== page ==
5 Easy Swaps to Adjust Your Skin Care for Warmer Weather

While the (very accurate) word on the street may be to reapply sunscreen, sunscreen, sunscreen as we spend more time outside on sunny days, the experts say these lesser-known summer skin-care moves are smart to make with the changing of the season.

Oil Pull

We hadn’t heard this one before, but New York aesthetician Vicki Morav says she does not recommend using oils during the summer because of what she calls the “negative effect” they have when in contact with the sun’s rays. “They can become rancid and can create discoloration on the skin,” she explains. “If you still want to use your facial oil, switch to using it only at night during the summer months.”

Last Summer

According to the American Academy of Dermatology (AAD), dermatologists recommend using sunscreen every day when you are outside—not just during the summer. The society’s official stance: “If you are using sunscreen every day and in the correct amount, a bottle should not last long.” While many sunscreens list an expiration date right on the bottle and the FDA does require all sunscreens to be formulated to last three years, if you aren’t sure (i.e., you have some hanging around from last summer), the AAD advises to look for visible signs that the sunscreen may no longer be good. “Any obvious changes in the color or consistency of the product mean it’s time to purchase a new bottle.”

Powder Puff

Also in line with the “wear sunscreen” theme, Campbell, CA dermatologist Amelia K. Hausauer, MD always recommends carrying a powder sunscreen in your bag so you can touch up at all times. “I generally recommend this year-round but, in the summer, people are more likely to be away from their homes with less readily available sunscreen. Plus, they’re outdoors during peak hours of 10 a.m. to 2 p.m., so it’s important to reapply every two hours. Powders are a good way—in combo with SPF lip care—to do this frequently even if wearing makeup.”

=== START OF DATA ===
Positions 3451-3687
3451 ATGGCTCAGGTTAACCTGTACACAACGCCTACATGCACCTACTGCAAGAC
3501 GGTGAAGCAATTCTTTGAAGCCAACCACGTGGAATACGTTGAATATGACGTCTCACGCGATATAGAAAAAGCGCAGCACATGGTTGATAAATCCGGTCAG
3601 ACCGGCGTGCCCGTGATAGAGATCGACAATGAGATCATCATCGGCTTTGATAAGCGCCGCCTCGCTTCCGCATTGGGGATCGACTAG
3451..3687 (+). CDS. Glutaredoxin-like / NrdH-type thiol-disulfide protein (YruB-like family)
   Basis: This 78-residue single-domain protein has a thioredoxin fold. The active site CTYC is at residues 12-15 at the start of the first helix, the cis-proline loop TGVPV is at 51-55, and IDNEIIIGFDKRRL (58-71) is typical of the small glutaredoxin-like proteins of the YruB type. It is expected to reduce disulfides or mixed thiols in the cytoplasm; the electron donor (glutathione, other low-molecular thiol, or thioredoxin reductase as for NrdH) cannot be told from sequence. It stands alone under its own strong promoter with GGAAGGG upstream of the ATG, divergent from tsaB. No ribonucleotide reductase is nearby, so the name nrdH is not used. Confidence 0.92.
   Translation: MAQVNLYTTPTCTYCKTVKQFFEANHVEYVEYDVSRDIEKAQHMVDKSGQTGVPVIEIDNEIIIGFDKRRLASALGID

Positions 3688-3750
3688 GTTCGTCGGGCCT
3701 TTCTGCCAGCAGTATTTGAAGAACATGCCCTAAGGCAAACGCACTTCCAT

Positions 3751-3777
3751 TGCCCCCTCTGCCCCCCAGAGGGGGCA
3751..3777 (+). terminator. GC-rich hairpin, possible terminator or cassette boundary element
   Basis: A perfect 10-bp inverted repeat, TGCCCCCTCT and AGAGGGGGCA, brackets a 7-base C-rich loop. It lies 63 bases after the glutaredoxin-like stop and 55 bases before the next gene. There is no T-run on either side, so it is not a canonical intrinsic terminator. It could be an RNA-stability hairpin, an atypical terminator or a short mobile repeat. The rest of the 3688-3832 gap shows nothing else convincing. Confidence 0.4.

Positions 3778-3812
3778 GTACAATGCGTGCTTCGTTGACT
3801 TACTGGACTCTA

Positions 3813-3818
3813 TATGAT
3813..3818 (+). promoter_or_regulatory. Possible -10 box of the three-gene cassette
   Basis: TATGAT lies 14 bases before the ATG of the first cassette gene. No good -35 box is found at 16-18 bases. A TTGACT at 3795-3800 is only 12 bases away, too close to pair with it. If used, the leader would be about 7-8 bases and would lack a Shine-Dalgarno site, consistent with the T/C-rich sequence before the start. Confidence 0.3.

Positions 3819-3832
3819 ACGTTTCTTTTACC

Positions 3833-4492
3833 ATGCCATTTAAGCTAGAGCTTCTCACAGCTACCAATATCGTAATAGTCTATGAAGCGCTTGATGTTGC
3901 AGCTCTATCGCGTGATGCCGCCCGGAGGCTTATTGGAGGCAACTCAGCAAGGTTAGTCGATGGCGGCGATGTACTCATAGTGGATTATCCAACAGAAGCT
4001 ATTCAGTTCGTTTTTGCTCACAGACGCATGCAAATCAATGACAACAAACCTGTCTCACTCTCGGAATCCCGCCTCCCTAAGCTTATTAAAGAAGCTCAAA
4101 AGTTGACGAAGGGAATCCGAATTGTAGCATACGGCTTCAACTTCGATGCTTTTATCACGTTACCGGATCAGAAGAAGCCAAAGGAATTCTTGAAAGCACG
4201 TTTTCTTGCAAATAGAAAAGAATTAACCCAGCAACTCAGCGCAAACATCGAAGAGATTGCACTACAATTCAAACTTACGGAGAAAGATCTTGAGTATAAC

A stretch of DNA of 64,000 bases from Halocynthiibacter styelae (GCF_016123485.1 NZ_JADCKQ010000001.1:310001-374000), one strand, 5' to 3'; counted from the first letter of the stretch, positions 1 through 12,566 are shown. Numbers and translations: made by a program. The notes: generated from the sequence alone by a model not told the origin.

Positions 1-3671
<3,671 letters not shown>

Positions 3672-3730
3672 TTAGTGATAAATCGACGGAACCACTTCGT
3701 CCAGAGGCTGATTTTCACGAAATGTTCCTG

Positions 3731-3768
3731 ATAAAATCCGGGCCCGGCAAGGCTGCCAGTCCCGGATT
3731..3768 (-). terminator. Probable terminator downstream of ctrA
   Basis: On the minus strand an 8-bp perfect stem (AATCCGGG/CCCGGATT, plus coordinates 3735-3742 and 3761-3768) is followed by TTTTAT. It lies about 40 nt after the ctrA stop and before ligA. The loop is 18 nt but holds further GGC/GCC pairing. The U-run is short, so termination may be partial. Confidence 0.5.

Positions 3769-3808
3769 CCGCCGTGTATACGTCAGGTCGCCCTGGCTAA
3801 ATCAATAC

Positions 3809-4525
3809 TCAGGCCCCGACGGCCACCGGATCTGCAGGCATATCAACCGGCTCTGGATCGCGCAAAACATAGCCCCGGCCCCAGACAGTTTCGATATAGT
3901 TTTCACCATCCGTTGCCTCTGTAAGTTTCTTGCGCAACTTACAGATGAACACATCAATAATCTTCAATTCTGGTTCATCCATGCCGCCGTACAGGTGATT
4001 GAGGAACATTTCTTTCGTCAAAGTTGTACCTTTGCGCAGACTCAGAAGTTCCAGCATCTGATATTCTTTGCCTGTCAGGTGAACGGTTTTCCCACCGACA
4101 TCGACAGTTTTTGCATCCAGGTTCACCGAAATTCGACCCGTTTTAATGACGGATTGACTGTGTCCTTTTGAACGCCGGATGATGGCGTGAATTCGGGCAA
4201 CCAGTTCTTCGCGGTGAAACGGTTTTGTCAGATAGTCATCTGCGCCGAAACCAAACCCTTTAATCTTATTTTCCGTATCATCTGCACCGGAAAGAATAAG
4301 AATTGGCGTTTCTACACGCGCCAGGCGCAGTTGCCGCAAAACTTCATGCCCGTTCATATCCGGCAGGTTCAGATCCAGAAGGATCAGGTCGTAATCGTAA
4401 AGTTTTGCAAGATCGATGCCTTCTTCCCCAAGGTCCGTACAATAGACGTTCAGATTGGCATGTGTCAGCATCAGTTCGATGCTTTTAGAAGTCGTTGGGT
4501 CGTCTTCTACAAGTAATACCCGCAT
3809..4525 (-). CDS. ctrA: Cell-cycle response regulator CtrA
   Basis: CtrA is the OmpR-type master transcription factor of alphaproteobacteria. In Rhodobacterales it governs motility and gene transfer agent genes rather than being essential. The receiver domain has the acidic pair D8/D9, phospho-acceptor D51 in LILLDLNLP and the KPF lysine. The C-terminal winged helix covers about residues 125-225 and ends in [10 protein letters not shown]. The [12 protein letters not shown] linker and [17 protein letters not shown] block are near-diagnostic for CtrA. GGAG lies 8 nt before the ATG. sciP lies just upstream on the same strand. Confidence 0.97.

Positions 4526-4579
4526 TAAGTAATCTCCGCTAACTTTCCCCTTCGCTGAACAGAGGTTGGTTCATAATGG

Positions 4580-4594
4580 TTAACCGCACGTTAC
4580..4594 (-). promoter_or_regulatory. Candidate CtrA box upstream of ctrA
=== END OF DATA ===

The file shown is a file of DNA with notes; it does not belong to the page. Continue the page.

Fashion Edit

While this one hits more fashion and less beauty, it has some serious skin-saving benefits all the same. “In the summer, you want to grab your brimmed hat and sunglasses!” says Prospect, KY dermatologist Tami Buss Cassis, MD, who also advises reapplying SPF diligently and, in addition to the face, not forgetting the ears, neck, chest and hands. “If you summer lifestyle is spent mostly outdoors, I highly recommend rash guards as an adjunct,” adds Davie, FL dermatologist Marianna Blyumin-Karasik, MD. Saddle Brook, NJ dermatologist Dr. Frederic Haberman is also a fan of SPF clothing: “Wear it whenever possible, along with proper use of sunscreen.”

Acid Redux

As Morav warns, “If you are not going to be diligent with sunblock, switch to using your acids and retinoids at night—or just stop using them altogether. The damage will be bigger than the benefits they have to offer.”

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